24 Aug

How To Move More In A Sedentary Workplace

The reports say that people who sit for more than half the day double their risk of diabetes and cardiovascular problems. So, how do we tackle this problem?

 

86% of Americans have sedentary jobs. This rise in being sat down all day is largely down to the use of the Internet and more sophisticated machines being able to do jobs for us, while we operate them from our desks. Spending such large quantities of time sitting is damaging our health, with Scientific America reporting that people who sit for more than half the day double their risk of diabetes and cardiovascular problems. There are ways to combat this and increase activity in a sedentary job, including going for a walk in your break and introducing social fitness apps as a source of motivation. These apps encourage colleagues to team up for some friendly competition to see who can be the most active.

 

Why We Need To Move More

While most people in sedentary jobs don’t like to be sitting for prolonged periods, most don’t realize just how badly their health is being affected. Sitting for prolonged periods of time can often lead to metabolic syndrome, which is a cluster of conditions that increase your risk of heart disease, stroke and diabetes. The ‘sitting disease’ includes the ill-effects of a largely sedentary lifestyle, and studies have found that there’s an increased risk of diseases and death by up to 94% in people who are sedentary for long periods. Muscle degeneration, stiffness and back pain are also common complaints. More worryingly, if you exercise regularly but still spend your workday sitting for a long time, it’s unlikely to counteract the effects and may earn you the title ‘active couch potato’. This means it’s vital to spend more time standing up and moving around.

 

Office-Based Jobs

Working in an office and sitting at a computer for 8 hours a day, 5 days a week is quite a common work routine. This modern lifestyle is largely inactive, unhealthy and undesirable.  It’s recommended that you should move away from your workstation every 30-60 minutes and stretch your legs or simply stand up, this helps to avoid the ‘sitting disease’. If you usually drive to work or use public transport, try parking slightly further away or getting off a stop early, so that you include some walking in your day. Using stairs in an office instead of using an elevator, and walking to see a colleague, as opposed to sending an email or phoning them, are the easy way to increase your activity level during your working day.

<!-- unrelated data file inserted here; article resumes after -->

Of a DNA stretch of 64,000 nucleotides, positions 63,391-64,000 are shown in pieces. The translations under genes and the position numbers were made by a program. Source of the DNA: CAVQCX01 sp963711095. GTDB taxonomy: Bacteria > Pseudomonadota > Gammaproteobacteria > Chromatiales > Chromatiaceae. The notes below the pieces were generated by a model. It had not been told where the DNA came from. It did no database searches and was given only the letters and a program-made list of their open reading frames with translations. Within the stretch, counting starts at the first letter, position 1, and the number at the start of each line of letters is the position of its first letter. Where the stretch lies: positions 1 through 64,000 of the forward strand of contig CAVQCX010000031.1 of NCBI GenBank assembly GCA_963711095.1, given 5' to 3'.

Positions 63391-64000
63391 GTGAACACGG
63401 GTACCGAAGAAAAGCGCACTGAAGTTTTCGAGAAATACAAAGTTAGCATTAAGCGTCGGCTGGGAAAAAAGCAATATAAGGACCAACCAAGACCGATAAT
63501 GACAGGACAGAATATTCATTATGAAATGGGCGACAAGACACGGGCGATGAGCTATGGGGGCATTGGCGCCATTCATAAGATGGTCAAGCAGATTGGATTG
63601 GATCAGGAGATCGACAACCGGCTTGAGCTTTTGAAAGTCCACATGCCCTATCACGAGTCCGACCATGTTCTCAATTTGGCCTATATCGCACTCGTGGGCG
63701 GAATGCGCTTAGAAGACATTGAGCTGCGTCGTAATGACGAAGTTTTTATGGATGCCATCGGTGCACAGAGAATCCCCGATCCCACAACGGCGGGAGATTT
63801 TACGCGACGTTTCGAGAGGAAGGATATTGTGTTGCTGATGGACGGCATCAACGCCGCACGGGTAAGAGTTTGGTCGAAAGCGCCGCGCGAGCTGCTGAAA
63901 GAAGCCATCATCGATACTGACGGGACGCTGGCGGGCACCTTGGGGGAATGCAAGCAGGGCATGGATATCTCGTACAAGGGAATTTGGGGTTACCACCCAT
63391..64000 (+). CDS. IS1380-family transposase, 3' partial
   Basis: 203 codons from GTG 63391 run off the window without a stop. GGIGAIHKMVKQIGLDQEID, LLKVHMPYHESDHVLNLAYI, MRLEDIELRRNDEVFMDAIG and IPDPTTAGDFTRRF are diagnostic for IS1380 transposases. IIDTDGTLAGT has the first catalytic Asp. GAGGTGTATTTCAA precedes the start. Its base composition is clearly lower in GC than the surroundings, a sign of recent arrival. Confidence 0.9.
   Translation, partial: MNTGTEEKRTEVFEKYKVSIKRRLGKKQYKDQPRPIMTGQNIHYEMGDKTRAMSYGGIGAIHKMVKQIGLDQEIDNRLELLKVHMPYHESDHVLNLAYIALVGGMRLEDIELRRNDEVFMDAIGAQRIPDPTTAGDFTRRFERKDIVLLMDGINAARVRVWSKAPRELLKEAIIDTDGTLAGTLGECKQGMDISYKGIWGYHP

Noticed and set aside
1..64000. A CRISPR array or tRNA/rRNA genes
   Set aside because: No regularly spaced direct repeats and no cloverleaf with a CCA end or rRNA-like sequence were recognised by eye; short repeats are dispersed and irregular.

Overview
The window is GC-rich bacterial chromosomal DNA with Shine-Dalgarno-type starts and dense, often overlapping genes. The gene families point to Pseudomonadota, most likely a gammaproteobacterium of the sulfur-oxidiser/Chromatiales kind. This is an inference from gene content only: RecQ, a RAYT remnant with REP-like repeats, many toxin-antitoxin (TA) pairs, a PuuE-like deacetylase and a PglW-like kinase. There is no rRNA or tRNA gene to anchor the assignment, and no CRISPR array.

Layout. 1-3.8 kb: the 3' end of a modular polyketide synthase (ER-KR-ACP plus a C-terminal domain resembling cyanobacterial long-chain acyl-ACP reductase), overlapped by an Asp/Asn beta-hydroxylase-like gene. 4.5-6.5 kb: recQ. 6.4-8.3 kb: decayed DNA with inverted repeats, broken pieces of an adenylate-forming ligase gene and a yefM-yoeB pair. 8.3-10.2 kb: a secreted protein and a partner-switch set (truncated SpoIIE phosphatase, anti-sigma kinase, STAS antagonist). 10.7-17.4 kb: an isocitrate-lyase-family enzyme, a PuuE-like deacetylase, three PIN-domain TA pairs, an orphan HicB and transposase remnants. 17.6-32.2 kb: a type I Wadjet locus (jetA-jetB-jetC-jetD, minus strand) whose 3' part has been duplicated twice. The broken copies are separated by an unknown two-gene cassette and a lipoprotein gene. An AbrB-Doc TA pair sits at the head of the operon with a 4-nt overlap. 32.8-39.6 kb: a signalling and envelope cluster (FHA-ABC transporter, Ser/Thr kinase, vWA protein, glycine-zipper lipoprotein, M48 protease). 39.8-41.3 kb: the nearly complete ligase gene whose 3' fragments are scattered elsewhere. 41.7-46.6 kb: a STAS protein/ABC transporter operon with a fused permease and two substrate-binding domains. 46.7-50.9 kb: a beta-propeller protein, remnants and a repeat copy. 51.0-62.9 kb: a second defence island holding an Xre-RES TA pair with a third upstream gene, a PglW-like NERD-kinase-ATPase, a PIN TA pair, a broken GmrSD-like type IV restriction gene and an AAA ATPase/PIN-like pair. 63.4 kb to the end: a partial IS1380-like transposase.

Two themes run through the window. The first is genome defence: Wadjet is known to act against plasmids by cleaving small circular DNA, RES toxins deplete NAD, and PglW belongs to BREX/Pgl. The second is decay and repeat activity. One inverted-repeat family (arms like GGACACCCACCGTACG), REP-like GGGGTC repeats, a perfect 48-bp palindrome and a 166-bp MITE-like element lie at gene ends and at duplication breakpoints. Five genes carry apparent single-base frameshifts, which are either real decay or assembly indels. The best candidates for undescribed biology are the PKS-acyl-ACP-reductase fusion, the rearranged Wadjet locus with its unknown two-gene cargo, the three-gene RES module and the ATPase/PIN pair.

Working From Home

It’s usually a little easier to include some fitness into your workday if you work from home. Writers, artists and web designers are common examples and can have a flexible work pattern to ensure exercise and movement is included. You could plan your day so that you work for 2-3 hours in the morning and then go to the gym, go for a walk or do some housework for 30-60 minutes, and then carry on with your work for another 2-3 hours. Repeating this pattern throughout your workday means your work won’t suffer, and neither will your health.

 

Being An Active Artist

Artists used to spend their days standing in front of an easel and wandering around to find a great spot that they could translate onto their canvas. Even this type of job has evolved with technology. Artists can now use computers and tablets to make their creations, whether they are starting out in the industry by practicing simple sketches of people or painting iconic masterpieces. These sedentary methods are great for the artists' creativity, but not so promising for their health. A good way for artists to move around more in their job is to get back outside with a sketchbook and pencil, or canvas and paint, and draw quick sketches on the go. Getting involved in large-scale murals and street art is another way to be active while creating. Make sure you have consent for this type of art, as some become iconic sightseeing spots, while others are painted over and considered vandalism.

It may seem difficult to get away from your work for short, regular breaks, but it’s essential if you want to protect your health. Find little changes to make in your normal routine, and get your colleagues involved to help motivate each other. If you work from home, the flexibility that often comes with your work pattern makes it a little easier to take a step back from the screen, or canvas, and regularly move about. Not only will you reap the benefits of losing weight and feeling fitter, but you’ll also be looking after your long-term health too.

Photo Credit: Woodworkingnetwork

 
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